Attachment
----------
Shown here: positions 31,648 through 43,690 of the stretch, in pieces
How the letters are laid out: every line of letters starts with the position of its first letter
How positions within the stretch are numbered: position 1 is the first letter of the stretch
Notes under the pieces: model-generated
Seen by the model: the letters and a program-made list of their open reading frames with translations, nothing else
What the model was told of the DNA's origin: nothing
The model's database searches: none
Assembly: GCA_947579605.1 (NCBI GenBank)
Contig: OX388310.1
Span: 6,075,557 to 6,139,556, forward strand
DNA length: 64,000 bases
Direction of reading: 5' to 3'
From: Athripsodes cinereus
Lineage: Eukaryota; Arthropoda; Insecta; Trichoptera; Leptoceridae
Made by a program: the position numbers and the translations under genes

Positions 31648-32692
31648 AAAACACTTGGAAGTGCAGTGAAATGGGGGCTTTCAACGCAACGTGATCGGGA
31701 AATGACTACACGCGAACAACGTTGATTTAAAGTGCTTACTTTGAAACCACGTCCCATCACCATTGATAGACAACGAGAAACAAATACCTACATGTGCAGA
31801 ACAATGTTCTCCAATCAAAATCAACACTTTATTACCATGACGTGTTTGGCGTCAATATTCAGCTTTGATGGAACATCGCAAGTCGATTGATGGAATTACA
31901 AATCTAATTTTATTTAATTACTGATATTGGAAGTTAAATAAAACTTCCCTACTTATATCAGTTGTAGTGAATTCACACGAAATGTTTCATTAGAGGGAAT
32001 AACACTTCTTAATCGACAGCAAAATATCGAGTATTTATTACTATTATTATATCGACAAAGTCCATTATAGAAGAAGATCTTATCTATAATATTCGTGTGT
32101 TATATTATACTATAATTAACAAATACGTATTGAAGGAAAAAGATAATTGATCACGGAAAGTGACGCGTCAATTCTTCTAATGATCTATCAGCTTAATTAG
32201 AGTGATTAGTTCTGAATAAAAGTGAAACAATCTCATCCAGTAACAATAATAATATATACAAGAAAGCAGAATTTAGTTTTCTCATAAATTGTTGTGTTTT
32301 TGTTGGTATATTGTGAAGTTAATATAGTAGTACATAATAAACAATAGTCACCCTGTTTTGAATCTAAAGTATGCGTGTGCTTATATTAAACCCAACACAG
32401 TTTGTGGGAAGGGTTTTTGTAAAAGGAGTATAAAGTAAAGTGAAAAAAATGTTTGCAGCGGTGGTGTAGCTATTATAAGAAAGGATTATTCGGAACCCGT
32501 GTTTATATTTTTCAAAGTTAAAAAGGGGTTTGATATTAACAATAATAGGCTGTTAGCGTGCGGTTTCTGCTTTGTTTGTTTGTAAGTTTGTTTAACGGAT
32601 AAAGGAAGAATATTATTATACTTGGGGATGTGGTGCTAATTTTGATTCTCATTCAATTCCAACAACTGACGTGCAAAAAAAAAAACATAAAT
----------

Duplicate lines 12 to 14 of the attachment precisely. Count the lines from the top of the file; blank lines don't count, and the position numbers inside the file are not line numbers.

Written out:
Direction of reading: 5' to 3'
From: Athripsodes cinereus
Lineage: Eukaryota; Arthropoda; Insecta; Trichoptera; Leptoceridae